Changes to Overseas Investment Act
Changes for overseas persons purchasing residential land are imminent.
The Overseas Investment Amendment Bill (OIA Bill) passed its final reading in Parliament on 15 August 2018. It is likely to come into force soon: in or around October 2018.
The OIA Bill introduces a new category of sensitive land, which overseas persons will require Overseas Investment Office (OIO) consent to purchase. This new category of sensitive land is “residential land”. And, residential land is defined as land that has a property category of residential or lifestyle in the relevant district rating valuation roll.
The changes to the Overseas Investment Act 2005 (OIA) will, therefore, affect the purchase by overseas persons of bare (undeveloped) land, vacant residential sections, residential apartments, townhouses, or standalone dwellings, including those in unit title developments.
In respect of existing unit title developments, in most cases, an overseas person will require consent from the OIO to purchase an existing residential unit.
Whether the acquisition of a residential development site or buying a residential unit off the plans is caught by the OIA Bill will require case by case analysis. Exemptions to the requirement to obtain consent are limited to where land is only sensitive because it is residential land, and not for any other reason, and the overseas person is acquiring:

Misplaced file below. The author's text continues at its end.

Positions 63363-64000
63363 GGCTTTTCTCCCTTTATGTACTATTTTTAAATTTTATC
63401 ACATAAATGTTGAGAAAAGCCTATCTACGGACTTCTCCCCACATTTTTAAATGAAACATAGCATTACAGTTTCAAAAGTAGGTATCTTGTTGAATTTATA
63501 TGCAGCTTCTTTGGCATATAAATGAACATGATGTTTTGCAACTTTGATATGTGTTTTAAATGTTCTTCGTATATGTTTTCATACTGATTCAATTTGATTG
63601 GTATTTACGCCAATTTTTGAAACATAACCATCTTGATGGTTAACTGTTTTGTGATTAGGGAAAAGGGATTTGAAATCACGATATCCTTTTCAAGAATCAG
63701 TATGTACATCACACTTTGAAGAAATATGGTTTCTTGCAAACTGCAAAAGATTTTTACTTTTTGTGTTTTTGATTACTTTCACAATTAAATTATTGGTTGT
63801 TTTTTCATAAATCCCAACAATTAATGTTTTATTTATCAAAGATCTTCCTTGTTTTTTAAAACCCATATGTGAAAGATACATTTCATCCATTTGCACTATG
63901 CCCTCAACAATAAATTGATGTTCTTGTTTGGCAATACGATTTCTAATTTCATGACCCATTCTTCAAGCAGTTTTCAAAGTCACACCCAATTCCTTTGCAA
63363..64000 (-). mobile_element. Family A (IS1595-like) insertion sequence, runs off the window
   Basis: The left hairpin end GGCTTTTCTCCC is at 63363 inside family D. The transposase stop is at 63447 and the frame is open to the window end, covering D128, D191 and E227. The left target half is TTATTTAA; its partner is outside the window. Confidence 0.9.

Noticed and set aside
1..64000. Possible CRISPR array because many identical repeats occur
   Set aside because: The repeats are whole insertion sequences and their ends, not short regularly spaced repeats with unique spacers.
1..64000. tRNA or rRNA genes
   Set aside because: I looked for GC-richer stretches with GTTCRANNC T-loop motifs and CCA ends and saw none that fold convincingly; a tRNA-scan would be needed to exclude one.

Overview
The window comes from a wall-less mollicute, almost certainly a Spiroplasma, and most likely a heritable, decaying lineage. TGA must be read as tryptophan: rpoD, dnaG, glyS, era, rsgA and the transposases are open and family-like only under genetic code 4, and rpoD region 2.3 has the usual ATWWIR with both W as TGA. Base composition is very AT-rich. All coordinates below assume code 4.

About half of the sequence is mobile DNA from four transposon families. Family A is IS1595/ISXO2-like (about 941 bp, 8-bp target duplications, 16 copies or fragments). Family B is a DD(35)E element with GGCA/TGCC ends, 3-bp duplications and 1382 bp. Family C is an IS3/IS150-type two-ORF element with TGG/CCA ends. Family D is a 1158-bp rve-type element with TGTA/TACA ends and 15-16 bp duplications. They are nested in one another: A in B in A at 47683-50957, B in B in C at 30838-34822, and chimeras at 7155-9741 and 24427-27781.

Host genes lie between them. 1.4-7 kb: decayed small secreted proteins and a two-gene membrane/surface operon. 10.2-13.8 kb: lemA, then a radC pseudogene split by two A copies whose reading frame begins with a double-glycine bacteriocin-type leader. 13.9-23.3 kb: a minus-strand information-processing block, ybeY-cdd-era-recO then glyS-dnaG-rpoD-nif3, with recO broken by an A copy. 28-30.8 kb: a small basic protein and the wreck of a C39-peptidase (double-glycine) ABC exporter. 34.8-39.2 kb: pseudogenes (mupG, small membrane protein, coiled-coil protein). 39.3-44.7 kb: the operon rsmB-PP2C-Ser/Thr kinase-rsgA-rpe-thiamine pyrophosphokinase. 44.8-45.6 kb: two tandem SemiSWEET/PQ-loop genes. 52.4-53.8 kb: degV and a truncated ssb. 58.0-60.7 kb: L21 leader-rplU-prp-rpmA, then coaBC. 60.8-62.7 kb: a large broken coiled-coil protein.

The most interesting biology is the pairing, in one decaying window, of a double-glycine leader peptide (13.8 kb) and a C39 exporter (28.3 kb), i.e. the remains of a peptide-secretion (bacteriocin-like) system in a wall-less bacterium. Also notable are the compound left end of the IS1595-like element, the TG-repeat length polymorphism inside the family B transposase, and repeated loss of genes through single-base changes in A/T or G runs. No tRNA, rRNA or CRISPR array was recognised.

• residential tenancies of less than 5 years
• dwellings in large apartment developments that are bought off the plans; or
• hotel units that are bought and leased back to the hotel letting pool.
Where an overseas person wishes to acquire residential land that is not otherwise sensitive, consent will only be granted if the OIO is satisfied that one or more of the following statutory tests have been met:
• commitment to reside in New Zealand
• increased housing
• non-residential use
• incidental residential use; or
• benefit to New Zealand.
Where an overseas person wishes to acquire residential land that is also sensitive for other reasons, consent will only be granted if the OIO is satisfied that one or more of the following statutory tests have been met:
• ordinarily resident in New Zealand;
• commitment to reside in New Zealand; or
• benefit to New Zealand.
For further advice as to how the changes to the Overseas Investment Act may affect you, please contact Deirdre Norris or Vicki Toan.
Matter Advised On
We have recently advised bodies corporate, unit owners, and body corporate managers on the following matters:
• redevelopment under section 68 of the Unit Titles Act 2010
• amendments to operational rules
• rights and obligations of bodies corporate in respect of the earthquake-prone building provisions of the Building Act 2004
• ground leases
• unit title disputes; and
• recovery of unpaid levies.